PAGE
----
A popular drug used to treat Alzheimer's patients appears to provide no benefit to those who may be in the early stages of the disease, CNN reports. Although the drug is approved by the FDA for only moderate to severe cases, many physicians have been prescribing it off-label for milder cases. But their efforts are in vain, according to a study reported by CNN:
"We conclude that there is a lack of efficacy in mild Alzheimer's," says the study's lead researcher, Lon Schneider, M.D., a professor of psychiatry, neurology, and gerontology at the University of Southern California, in Los Angeles. "We think physicians, patients, and caregivers should simply know this."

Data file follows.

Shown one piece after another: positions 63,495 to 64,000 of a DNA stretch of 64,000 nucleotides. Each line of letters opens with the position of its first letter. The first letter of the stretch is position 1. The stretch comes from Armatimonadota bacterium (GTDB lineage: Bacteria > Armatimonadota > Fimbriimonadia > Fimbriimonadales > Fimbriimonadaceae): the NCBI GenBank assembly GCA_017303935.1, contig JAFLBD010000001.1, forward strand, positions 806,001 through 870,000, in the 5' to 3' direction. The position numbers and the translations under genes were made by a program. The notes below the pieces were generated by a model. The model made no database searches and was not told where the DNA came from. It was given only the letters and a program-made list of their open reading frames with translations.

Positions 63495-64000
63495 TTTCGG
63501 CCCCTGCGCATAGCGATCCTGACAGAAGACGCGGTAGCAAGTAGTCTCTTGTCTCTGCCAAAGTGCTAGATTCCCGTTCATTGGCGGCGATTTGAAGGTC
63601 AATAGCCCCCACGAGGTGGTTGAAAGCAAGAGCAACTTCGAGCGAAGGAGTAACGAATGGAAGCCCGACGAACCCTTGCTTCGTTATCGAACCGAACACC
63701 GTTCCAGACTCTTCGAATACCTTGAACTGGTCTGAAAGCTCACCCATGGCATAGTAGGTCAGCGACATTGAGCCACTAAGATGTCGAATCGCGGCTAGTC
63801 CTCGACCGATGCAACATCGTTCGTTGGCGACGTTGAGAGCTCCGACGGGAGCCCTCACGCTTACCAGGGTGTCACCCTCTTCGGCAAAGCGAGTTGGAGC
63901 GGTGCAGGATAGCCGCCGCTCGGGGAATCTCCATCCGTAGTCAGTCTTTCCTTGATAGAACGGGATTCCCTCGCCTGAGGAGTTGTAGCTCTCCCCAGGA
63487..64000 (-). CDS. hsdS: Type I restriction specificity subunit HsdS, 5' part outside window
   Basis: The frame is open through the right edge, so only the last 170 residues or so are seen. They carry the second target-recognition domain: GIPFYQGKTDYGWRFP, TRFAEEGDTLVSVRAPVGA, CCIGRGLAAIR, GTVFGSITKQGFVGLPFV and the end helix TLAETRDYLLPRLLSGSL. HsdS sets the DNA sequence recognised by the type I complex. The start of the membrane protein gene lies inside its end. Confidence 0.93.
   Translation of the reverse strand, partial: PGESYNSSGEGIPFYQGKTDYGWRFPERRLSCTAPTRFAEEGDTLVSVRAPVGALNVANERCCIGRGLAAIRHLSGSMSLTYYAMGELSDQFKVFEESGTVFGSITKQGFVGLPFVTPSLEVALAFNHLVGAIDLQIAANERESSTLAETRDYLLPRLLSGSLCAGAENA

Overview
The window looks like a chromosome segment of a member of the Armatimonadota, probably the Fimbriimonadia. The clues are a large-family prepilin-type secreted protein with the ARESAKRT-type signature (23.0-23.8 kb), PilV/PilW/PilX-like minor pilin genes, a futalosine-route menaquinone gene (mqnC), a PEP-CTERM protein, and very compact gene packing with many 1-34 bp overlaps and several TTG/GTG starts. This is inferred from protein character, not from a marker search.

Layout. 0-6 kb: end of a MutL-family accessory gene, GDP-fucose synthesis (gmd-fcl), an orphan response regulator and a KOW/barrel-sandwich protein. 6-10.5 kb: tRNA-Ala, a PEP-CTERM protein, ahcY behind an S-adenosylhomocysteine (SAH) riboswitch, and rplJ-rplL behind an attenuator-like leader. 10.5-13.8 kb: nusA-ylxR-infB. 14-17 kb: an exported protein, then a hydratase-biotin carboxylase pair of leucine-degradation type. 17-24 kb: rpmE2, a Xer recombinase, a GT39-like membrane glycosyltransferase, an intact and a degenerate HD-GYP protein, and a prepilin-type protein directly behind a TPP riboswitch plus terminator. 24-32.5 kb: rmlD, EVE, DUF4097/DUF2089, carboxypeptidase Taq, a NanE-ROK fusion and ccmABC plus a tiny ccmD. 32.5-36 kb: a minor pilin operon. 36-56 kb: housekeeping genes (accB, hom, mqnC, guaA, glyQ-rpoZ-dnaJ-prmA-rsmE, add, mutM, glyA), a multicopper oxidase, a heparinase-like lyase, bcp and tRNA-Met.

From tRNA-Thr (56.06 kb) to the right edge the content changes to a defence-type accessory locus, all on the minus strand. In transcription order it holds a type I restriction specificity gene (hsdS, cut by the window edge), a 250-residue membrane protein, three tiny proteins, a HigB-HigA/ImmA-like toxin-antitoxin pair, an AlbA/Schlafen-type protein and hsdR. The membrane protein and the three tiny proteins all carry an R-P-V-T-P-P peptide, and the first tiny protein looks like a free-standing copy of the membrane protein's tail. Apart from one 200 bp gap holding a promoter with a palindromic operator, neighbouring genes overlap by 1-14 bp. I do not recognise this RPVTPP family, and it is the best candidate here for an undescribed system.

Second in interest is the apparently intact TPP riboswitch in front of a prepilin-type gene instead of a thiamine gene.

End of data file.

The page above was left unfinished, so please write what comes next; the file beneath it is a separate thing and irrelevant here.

(Even so), nearly one-fifth of all people with mild Alzheimer's received the drug in 2006, and the rates may be far higher in some hospitals and practices, according to the study, which appears in the journal Archives of Neurology.Many neurologists -- 40 percent, by one estimate -- even prescribe the drug for mild cognitive impairment, a condition that may or may not progress to full-blown dementia."